Pig Tales: An Omnivore's Quest for Sustainable Meat by Barry Estabrook comprehensively documents everything he could find about the pig as an intelligent and likable creature, about raising pigs in the US (and a bit about Denmark), about corruption or laxity in US regulation of the meat industry, about overuse of antibiotics in factory farming, about humane vs. cruel treatment of the animals, and more.
The good parts of the book described happy farmers raising pigs in a way that the author believes to be sustainable and responsible. There aren't many of them! I think I'm buying meat raised with some of the good practices as applied to the pork sold at Whole Foods where I shop. Whole Foods says they allow no antibiotics, hormones, or animal byproducts in feed, and require humane practices with regard to bedding for animals and prohibition of crates. It's worth the extra money.
The parts of the book about evil practices in industrial agriculture were hard to read: I had to force myself to keep learning about cruelty to animals, cruelty to slaughter-house workers, dangerous bacteria emerging as a result of irresponsible practices, and environmental damage caused by industrial pig farms. That is: unimaginable damage to the environment, to neighboring farms and residents, and to the downstream users of polluted rivers.
Industrial agriculture is a constant topic for journalists and food writers, so there's nothing totally surprising -- except that I always find it so easy to put it out of mind when I'm done. Antibiotics are used to stimulate animal growth and to treat the illnesses caused by irresponsible treatment of animals. Excesses of antibiotics encourage lethal strains of resistant organisms to flourish. Some people contract infections. Some die. It's horrible, and Estabrook describes it all.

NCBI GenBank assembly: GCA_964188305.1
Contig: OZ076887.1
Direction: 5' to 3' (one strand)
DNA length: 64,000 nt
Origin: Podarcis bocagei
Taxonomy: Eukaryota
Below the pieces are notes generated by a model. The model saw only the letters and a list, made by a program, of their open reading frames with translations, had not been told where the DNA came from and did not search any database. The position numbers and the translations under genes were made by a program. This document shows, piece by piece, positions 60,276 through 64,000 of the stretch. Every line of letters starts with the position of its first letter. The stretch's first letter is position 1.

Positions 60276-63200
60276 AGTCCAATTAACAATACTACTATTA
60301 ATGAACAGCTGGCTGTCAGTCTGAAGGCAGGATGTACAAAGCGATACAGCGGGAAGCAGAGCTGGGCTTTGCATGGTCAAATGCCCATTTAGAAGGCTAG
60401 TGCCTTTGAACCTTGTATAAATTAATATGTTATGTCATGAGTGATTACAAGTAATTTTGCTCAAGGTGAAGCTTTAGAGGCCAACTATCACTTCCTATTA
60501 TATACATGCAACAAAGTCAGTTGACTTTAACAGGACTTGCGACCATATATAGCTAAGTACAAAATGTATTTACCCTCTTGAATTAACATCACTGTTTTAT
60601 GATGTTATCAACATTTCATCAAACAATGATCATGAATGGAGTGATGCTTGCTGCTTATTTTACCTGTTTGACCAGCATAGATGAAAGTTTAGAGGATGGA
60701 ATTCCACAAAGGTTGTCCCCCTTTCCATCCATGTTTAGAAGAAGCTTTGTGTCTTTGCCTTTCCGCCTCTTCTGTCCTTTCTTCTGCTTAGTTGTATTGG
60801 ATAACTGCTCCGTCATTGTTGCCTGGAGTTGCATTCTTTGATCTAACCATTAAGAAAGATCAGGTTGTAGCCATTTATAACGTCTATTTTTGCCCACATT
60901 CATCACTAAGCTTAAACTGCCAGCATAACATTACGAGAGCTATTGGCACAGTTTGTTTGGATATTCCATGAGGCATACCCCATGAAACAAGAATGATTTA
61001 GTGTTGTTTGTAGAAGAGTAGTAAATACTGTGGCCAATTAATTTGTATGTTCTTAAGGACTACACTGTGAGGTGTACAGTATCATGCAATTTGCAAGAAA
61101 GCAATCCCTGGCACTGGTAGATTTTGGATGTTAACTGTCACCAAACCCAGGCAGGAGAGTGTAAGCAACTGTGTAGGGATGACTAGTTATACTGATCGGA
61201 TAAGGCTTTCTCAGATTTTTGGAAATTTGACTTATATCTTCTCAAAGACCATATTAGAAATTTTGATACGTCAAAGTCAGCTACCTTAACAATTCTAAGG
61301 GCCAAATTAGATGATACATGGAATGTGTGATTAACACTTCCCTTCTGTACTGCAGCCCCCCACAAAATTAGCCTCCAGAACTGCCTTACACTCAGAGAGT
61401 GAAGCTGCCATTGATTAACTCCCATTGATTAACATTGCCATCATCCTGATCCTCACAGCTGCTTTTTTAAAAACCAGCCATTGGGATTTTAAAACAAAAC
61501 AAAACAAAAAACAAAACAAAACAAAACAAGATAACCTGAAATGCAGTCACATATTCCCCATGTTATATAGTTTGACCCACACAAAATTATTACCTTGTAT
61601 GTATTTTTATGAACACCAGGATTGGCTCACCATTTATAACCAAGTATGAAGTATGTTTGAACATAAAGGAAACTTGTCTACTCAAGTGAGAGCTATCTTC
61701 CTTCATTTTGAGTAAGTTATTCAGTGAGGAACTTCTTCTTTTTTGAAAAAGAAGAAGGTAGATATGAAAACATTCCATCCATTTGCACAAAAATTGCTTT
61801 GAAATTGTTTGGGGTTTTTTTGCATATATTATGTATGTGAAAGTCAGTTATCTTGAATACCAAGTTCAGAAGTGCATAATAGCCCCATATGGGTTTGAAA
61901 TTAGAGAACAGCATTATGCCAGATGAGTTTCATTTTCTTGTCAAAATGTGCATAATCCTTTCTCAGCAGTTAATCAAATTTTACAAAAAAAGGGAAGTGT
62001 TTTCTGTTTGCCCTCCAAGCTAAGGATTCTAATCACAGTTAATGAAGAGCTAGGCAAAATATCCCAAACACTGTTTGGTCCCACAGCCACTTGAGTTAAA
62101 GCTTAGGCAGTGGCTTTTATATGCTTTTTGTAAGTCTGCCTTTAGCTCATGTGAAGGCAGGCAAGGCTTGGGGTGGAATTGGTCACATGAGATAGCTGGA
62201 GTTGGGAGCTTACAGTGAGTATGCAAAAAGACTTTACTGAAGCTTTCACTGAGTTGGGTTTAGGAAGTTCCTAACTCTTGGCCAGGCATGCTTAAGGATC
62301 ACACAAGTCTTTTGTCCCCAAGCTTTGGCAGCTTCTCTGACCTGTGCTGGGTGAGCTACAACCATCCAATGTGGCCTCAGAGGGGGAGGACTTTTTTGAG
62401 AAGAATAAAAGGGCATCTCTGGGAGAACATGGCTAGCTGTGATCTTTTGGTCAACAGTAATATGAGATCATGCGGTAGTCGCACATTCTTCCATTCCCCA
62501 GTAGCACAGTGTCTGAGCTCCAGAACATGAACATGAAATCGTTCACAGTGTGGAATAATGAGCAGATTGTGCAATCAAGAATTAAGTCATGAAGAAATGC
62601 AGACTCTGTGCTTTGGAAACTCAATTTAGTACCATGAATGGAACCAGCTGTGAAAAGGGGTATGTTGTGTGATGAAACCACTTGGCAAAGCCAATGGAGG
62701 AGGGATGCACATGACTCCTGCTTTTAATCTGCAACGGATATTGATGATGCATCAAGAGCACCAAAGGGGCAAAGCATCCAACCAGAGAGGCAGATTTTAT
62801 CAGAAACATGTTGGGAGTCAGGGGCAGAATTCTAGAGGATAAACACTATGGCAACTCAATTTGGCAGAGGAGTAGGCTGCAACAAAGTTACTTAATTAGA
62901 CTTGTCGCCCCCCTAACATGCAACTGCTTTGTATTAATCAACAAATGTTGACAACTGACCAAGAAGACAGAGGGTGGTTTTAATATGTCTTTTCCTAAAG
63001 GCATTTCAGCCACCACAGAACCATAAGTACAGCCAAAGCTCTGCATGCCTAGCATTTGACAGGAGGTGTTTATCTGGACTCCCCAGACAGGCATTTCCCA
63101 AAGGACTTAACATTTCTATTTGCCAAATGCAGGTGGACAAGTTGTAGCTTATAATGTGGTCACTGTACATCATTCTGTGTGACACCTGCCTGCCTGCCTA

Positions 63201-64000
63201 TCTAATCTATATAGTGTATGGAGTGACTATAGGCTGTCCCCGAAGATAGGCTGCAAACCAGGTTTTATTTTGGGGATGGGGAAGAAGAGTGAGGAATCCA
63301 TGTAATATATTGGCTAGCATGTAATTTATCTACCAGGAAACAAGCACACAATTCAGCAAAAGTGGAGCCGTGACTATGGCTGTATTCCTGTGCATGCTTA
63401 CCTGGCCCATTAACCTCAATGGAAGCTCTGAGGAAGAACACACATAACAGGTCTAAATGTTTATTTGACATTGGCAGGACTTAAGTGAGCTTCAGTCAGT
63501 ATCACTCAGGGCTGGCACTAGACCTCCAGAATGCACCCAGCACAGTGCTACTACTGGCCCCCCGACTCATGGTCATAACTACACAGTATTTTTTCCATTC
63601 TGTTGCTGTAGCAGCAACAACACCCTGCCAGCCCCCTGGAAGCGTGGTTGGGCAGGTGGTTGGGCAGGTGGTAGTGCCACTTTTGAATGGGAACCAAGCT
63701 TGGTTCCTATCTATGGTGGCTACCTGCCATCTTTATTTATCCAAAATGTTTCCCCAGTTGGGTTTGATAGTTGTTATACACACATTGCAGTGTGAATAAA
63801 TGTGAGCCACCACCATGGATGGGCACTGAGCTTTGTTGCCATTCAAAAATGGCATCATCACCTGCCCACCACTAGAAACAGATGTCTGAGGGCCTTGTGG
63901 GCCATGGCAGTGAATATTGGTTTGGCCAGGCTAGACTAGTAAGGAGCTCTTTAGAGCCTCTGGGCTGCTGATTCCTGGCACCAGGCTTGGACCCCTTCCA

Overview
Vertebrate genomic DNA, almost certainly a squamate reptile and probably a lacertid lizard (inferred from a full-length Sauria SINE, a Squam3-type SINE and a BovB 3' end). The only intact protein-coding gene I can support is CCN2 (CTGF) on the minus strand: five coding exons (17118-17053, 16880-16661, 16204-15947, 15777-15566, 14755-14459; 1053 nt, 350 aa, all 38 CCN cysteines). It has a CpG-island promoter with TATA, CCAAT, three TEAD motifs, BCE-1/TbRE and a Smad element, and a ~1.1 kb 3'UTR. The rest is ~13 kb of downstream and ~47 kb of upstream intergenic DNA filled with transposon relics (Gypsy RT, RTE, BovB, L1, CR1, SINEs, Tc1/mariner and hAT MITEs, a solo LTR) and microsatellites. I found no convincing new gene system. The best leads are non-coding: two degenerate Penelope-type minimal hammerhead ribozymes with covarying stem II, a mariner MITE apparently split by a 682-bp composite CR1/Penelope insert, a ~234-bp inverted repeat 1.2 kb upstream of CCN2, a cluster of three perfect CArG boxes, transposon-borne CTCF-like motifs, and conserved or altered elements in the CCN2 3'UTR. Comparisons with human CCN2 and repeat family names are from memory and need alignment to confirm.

Today I read an article that's about beef, not pork, but that documents the current situation, in agreement with Estabrook. Consumer Reports' laboratories tested "300 samples (458 pounds) of raw ground beef — 181 samples of conventionally raised beef and 119 samples produced using more sustainable processes, like antibiotic-free, organic, and grass-fed — from supermarkets, big-box, and 'natural' food stores in 26 metropolitan areas across the country."
Test results showed fecal bacteria in all samples -- so my decision about buying at Whole Foods doesn't solve every problem. However, the Consumer Reports tests found:
While there was little difference between conventional and sustainable beef when it came to the presence of enterococcus, salmonella, or C. perfringens, the other two pathogens in the tests were much more frequently found in conventionally raised beef. Tests found S. aureus twice as frequently in conventional beef samples, and E. coli showed up in only around 40% of sustainable beef, compared to around 60% for conventional.
Many bacterial infections can be treated with antibiotics, but there is a growing concern about drug-resistant superbugs. A number of samples in the CR tests turned up the presence of bacteria that is resistant to multiple drugs, and there was a noteworthy difference between conventional and sustainably sourced beef.As well documented in Pig Tales, the situation calls for better inspections and more controls:
Consumer Reports is calling on the FDA and the USDA to ban the daily use of antibiotics in healthy farm animals; ensure that meaningful labels are not undermined by labels like “natural” which have nothing to do with how animals are raised or what they ate; beef up (pun intended) USDA inspection practices, including having an inspector at every slaughter and processing plant; and ban the sale of beef containing disease-causing, antibiotic-resistant salmonella; and prohibit the presence of chicken waste in cattle feed.Source: "Tests Find Drug-Resistant Bacteria In 18% Of Conventionally Raised Ground Beef" --August 24, 2015.